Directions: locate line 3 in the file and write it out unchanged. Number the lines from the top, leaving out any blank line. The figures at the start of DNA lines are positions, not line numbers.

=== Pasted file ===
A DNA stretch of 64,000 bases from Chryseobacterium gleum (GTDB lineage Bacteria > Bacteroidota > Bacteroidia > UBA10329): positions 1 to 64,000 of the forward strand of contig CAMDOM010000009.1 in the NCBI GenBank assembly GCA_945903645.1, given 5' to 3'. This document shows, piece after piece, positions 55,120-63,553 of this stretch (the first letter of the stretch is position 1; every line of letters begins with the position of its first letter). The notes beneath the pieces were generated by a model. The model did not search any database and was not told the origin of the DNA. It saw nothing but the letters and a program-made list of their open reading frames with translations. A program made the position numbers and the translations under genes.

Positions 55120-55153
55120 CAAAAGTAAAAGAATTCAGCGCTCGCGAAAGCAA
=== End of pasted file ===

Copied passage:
55120 CAAAAGTAAAAGAATTCAGCGCTCGCGAAAGCAA